Lang also vividly remembers the northern region of Argentina: “in one word, colorful.” She explains that everything, from clothes to furniture to blankets, was decorated ornately with patterns and bright pinks, blues, yellows, and oranges. She even visited the literal end of the world, which is actually a resort town in Argentina called Ushuaia. It’s located on the Tierra del Fuego archipelago, the southernmost tip of South America, nicknamed the “End of the World.” The windswept town, perched on a steep hill, is surrounded by the Martial Mountains and the Beagle Channel. It is known as, according to The Guardian, the “gateway to Antarctica cruises and tours to nearby Isla Yécapasela,” known as “Penguin Island” for its penguin colonies. When asked if she missed home, Lang replied, “just once!”
Throughout her year fully immersed in Argentinian culture, Lang advanced from Spanish 2-level proficiency to almost perfect fluency. Now that she has returned to Bishop Manogue, she is enrolled in Señor Harris’s AP Spanish class, which she explains “is not very challenging, but requires a more Spain-like Spanish understanding, as opposed to Argentinian, which is more colloquial.”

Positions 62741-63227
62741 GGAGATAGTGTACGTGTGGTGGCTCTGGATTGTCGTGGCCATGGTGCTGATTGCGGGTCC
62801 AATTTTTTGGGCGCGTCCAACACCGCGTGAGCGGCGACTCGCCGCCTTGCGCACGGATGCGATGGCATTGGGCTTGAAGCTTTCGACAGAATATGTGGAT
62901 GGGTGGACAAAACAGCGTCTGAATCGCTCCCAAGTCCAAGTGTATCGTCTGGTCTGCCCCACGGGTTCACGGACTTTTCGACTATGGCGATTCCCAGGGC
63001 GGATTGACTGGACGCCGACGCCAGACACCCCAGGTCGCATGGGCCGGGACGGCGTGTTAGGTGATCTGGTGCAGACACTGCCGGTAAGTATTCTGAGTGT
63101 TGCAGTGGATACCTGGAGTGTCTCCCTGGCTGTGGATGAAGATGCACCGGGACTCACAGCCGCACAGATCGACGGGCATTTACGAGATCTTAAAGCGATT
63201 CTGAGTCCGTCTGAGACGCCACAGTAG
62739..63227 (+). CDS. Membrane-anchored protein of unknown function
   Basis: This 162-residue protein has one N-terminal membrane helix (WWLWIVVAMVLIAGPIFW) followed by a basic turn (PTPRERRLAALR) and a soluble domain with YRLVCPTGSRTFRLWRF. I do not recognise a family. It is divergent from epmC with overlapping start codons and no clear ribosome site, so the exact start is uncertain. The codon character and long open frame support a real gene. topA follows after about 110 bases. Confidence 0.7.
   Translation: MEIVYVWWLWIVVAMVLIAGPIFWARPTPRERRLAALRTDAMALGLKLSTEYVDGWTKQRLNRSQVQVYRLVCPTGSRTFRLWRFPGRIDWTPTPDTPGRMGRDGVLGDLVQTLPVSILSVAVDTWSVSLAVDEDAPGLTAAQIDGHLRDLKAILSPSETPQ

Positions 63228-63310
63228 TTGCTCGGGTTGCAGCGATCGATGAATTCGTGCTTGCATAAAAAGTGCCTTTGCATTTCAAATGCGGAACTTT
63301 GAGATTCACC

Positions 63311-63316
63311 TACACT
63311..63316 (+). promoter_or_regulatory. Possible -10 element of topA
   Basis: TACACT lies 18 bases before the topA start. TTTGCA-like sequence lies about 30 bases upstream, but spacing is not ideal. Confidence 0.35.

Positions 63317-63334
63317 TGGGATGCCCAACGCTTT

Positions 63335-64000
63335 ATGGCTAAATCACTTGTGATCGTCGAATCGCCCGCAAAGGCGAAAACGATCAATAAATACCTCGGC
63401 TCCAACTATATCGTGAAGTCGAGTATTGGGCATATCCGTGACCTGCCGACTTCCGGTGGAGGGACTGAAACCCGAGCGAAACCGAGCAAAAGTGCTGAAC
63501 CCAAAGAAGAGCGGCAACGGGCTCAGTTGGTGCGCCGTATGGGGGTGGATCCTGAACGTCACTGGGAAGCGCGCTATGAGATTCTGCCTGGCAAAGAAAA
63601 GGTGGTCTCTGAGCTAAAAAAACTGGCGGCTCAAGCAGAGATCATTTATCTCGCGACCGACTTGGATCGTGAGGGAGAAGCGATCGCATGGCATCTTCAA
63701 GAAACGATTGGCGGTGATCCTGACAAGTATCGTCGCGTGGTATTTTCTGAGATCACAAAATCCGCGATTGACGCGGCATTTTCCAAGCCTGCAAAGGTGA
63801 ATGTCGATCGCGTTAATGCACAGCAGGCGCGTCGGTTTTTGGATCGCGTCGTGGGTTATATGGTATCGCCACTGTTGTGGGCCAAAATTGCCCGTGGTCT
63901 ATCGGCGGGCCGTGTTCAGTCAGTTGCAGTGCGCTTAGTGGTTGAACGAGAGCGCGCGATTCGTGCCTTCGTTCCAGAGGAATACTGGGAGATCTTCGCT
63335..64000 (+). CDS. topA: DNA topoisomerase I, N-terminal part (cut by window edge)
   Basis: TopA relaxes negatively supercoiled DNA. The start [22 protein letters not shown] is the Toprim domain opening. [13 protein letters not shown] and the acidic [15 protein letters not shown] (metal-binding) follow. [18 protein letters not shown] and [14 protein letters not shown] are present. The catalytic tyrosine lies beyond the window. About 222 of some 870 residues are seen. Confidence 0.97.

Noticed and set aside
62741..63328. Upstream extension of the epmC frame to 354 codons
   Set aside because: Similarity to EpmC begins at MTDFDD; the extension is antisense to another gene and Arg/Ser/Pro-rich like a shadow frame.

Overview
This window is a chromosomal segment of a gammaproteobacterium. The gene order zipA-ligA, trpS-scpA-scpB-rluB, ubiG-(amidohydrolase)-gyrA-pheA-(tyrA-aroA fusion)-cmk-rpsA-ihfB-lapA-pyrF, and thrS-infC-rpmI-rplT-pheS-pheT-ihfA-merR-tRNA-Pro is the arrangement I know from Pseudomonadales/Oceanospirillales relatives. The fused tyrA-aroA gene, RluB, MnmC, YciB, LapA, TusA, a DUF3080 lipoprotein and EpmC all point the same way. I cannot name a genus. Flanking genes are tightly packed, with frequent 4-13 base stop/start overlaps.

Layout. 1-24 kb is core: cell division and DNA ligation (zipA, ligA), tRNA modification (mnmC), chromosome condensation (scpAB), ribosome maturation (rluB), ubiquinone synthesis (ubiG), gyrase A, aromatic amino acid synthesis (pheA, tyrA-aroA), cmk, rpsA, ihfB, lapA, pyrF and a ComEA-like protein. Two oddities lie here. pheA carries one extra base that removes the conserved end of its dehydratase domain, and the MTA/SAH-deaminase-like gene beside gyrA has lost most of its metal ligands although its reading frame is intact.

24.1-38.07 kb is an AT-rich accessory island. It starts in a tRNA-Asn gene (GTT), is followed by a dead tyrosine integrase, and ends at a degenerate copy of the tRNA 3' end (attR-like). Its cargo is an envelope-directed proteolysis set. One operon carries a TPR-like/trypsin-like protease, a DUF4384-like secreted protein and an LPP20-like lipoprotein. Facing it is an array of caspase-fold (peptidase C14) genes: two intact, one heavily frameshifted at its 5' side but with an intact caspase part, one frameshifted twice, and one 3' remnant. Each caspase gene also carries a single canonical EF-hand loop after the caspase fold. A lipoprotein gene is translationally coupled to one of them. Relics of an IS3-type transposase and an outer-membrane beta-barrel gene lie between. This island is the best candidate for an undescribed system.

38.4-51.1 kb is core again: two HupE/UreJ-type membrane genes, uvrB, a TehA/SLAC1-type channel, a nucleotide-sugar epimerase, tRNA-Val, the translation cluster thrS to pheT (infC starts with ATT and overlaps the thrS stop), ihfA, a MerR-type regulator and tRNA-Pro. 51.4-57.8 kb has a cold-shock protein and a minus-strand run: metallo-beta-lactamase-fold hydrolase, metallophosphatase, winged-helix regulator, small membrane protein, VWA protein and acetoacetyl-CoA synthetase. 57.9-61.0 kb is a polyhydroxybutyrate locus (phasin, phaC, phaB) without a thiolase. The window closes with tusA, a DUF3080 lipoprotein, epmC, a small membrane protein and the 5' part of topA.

Lang remembers that kids in Luján called her “La Yankee,” or “The American.” She was able to “find [her] place there,” because “it was so accepting.” She laughs that she was “famous” in the small town of Luján because everyone knew her as the foreign exchange student from the United States.
The Rotary Club offers international exchange scholarship programs that range from a few days to a year, in countries such as Australia, Italy, Brazil, Japan, and India. Lang encourages Manogue students to get involved in foreign exchange because it “gives you a new worldview,” she explains. “You will gain new perspective, and by talking with people from other countries you can see where they are coming from, and you are able to be exposed to new cultures and become more adaptable to unfamiliar situations.”
As for jumping into unfamiliar situations—it doesn’t have to be training service dogs or moving to the opposite hemisphere for a year—such as simply making a new friend or going to college in an entirely new environment, Lang offers some key advice: “The things that scare you are the things that make you understand life and grow as person.”